The Hamilton Spectator

Can Johnston save PM from himself?


No one in their right mind would have volunteere­d for the job of the “special rapporteur” to chart a path through the tangled web of accusation­s, leaked intelligen­ce reports, public controvers­y and political partisansh­ip that surrounds allegation­s that agents of the Chinese state interfered in the two most recent federal elections.

Only a rare individual, someone with a commitment to public service so deep that they would set aside misgivings about accepting a job that has no job descriptio­n, no terms of reference and no designated authority — “a fake position doing fake work,” as the leader of the Opposition described it.

From what I know of him (and I’ve known him for many years), David Johnston, the former governor general, is one of those special individual­s who, whatever his misgivings — and he must have had some — would not decline if ever his prime minister asked for help.

You will never meet a nicer person in public life than Johnston. At least, I haven’t. There is no pretense about him. He seems immune to the cynicism that infects people who stray too close to the political action. Prime Minister Justin Trudeau praised his integrity and impartiali­ty when he announced his appointmen­t as special rapporteur.

But what, precisely, is Johnston meant to do? Trudeau did not put it this way, but the mission is to extricate the prime minister from a political crisis that is largely of the PM’s own making. For all his talk of transparen­cy and open government, Trudeau keeps operations as opaque as he can.

He would be in a much better place today if he had been straightfo­rward when he was first questioned in Parliament about the leak of CSIS reports on the activities of Chinese agents. Instead of denials and evasions, he could have said, yes, he was aware of Chinese activities, that he had been briefed on them, was concerned, and had instructed CSIS and the RCMP to redouble their surveillan­ce of the political activities of agents of all foreign powers in Canada.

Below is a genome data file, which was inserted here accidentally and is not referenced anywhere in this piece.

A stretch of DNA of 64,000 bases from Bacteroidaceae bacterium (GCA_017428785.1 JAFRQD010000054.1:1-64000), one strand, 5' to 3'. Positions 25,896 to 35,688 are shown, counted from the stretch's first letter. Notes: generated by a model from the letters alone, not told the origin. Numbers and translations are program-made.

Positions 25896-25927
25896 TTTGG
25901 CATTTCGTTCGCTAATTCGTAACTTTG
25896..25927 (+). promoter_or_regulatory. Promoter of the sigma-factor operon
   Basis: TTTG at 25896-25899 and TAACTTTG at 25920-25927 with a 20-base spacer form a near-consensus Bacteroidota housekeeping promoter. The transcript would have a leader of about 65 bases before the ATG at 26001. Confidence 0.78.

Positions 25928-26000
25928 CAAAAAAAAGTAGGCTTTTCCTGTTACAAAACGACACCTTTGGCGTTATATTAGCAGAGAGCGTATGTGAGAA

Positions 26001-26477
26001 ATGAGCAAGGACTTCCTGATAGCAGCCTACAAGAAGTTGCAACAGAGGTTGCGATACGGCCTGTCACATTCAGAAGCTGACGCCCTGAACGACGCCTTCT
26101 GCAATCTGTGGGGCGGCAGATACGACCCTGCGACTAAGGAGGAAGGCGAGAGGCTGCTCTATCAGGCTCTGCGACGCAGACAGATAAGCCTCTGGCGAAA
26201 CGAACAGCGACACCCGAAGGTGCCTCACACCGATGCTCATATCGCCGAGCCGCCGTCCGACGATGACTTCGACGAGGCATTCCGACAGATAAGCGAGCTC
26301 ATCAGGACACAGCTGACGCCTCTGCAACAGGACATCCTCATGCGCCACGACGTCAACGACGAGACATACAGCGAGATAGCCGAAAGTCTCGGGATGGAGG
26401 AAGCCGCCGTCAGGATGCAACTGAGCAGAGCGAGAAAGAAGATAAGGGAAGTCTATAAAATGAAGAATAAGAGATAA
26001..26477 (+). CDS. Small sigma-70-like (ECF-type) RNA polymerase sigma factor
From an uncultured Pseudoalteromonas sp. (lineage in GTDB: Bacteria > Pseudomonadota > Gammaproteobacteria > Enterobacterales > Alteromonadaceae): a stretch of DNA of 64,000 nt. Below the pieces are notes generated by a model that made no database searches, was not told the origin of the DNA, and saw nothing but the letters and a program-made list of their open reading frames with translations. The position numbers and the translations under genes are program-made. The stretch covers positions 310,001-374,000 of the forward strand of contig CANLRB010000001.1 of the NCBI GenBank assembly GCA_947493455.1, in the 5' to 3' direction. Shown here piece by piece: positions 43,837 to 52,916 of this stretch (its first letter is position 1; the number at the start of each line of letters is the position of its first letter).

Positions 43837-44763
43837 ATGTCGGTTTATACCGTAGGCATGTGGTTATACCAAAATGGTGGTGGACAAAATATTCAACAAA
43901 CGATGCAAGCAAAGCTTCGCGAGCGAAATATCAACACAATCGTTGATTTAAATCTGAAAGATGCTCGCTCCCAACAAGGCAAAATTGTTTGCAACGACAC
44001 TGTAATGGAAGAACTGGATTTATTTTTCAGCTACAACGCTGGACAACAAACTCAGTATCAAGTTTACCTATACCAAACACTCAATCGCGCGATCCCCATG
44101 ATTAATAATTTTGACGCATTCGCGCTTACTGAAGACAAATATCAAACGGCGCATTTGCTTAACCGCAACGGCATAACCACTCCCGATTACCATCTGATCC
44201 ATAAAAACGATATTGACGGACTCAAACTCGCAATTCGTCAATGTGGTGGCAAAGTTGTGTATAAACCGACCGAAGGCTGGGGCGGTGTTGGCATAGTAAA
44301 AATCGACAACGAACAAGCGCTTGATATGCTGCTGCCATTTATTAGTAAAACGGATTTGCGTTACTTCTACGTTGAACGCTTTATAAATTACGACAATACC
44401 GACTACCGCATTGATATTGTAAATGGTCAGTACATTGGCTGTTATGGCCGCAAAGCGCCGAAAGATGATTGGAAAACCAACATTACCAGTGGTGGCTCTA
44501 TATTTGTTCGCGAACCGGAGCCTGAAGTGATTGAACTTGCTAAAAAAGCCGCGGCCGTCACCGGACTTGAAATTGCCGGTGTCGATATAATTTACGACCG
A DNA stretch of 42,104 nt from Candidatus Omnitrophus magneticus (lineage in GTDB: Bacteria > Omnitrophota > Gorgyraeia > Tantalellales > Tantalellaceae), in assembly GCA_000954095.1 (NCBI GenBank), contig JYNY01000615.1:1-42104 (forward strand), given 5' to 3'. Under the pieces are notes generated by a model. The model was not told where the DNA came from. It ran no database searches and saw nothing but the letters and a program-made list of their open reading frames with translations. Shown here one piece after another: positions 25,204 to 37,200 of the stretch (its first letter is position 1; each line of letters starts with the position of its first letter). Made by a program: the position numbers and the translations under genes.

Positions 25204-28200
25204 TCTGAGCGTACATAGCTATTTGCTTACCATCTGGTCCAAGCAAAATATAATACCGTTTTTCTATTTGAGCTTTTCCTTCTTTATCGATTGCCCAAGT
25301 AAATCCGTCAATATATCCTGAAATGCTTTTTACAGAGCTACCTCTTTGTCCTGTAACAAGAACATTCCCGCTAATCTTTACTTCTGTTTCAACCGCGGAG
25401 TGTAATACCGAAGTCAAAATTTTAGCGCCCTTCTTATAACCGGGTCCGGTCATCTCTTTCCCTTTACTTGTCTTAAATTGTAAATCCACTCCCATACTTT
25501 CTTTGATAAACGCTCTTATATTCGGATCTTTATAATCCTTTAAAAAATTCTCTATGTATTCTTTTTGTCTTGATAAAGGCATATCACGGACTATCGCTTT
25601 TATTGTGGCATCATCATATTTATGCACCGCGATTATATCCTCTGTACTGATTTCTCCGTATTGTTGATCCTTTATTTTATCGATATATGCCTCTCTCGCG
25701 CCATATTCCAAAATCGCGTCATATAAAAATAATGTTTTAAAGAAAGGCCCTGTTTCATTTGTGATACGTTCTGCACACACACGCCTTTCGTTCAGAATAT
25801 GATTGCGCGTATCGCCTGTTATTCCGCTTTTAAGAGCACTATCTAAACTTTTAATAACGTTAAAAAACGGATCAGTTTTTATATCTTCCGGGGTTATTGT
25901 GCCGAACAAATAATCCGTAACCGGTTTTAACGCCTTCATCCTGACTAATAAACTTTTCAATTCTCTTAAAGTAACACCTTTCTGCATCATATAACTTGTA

Given that the opposition parties control a majority of the votes in the Commons, and all of them wanted an independen­t inquiry, it made no sense to stonewall the way he did. He now says he will order an inquiry if Johnston recommends one, which the rapporteur surely will. Being dragged to acceptance of the inevitable is not strong leadership. It’s a sign of indecision and weakness.

It was not the first time that Johnston had been summoned to help rescue a minority government’s prime minister. It happened in 2008 when Conservati­ve Stephen Harper was being besieged to investigat­e allegation­s that members of Brian Mulroney’s Tory cabinet in the early 1980s and some senior officials had accepted bribes from lobbyist/aircraft salesperso­n Karlheinz Schreiber in the Airbus Scandal.

Harper asked Johnston to draft terms of reference for a judicial inquiry. They provided for a narrow inquiry into Mulroney’s acceptance of $300,000 in cash from Schreiber, but they did not permit the inquiry to delve into the murky circumstan­ces of the decision to buy passenger jets from Airbus rather than Boeing. There was no need to look back because that was “well-tilled ground,” Johnston advised.

His advice was dead wrong. The ground had barely been scratched. Three other Airbus customers of that era, the United States, Britain and France, working together, kept tilling the ground; in 2020, they reached a deferred prosecutio­n agreement with Airbus. The company accepted penalties totalling $3.9 billion.

Canada didn’t get a dime, but it did get another seven years of Harper government.

 ?? ??

Newspapers in English

Newspapers from Canada